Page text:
Watching that video a couple months ago when they had Sophie Turner – Sansa Stark – come through and the Jonas Brothers came through, it was a madhouse. It’s such a small community, but there are so many people there that you, personally, have an impact on a day to day basis. I’m sure you can’t throw a rock in New York City without hitting a Penn State alumni.
Exactly, it’s crazy. The alumni base is so big, that’s why I went to Penn State. At a young age, when you are 16 or 17 making that decision, for me it wasn’t only about football. I knew Penn State was going to give me the football and I’d be able to play in front of 110,000 people and all that would be great, but what if it didn’t work out? I was just telling my mom my Plan B, and I felt like Penn State would have been the best place in the world if football hadn’t worked out for me.
It worked out okay.
It ended up working out okay, but even still I felt confident. Even though I have no plan of retiring any time soon, but if I give up the sport that I love and wanted to pursue a career in movie producing or become an analyst or anything I wanted to do, I think I’ve made a lot of great connections and networking; one, from just being a Penn State athlete, and also being a New York athlete too, that I will be able to find a job with ease.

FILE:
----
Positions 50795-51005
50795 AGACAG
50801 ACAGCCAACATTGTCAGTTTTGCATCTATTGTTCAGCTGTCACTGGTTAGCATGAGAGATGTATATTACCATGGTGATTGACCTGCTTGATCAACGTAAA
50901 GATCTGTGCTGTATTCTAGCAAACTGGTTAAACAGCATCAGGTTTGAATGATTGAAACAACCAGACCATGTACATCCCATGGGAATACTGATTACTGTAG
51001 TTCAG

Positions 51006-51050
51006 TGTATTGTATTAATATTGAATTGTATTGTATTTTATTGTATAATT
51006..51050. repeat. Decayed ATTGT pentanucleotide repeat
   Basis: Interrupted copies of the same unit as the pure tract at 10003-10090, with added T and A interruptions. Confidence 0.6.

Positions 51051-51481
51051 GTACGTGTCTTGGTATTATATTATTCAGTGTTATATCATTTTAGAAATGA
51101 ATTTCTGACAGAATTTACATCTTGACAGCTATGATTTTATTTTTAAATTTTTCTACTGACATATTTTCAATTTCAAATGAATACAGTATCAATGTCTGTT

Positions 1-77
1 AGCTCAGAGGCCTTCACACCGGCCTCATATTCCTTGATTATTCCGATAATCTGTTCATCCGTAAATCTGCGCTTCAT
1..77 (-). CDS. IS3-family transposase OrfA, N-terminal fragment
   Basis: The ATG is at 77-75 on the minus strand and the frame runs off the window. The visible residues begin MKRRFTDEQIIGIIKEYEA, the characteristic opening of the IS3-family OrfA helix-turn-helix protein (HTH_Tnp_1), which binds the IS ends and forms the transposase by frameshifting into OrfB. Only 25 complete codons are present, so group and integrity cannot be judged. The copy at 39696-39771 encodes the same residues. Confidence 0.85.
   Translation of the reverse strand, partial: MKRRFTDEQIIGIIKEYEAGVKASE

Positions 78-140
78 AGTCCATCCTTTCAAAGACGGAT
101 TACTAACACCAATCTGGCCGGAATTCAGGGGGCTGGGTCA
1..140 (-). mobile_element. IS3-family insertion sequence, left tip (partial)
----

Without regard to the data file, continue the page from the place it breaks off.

You were a Jets fan before, right?
Yeah, my dad’s got the Jets tattoo on him.
And then [Christian Hackenberg] got drafted there too. How do you go from being a Jets person, having that connection, but then knowing that you’ve got the Giants as a community, and that wild fan base?
It’s crazy because I used to drive to New York and every single time we would pass the Jets stadium. At the time we used to only call it the Jets stadium, passing MetLife and I used to say I want to play in that stadium one day. I was thinking of it being for the New York Jets, but it ended up being for the Giants, and I wouldn’t want it any other way.
The Giants are a great, great program and have such rich tradition and rich history. You can see it once you step in the building, you would step in the building, look to your left and there are Super Bowl trophies sitting there, just shining at you, right in your face. Basically saying … can you be part of it? This is what you want to be a part of? This is, if you hold yourself accountable and do the right thing, this is what comes with it. The fact that I’m able to be a part of that, I will love to be one of the reasons why we bring another Super Bowl trophy to New York.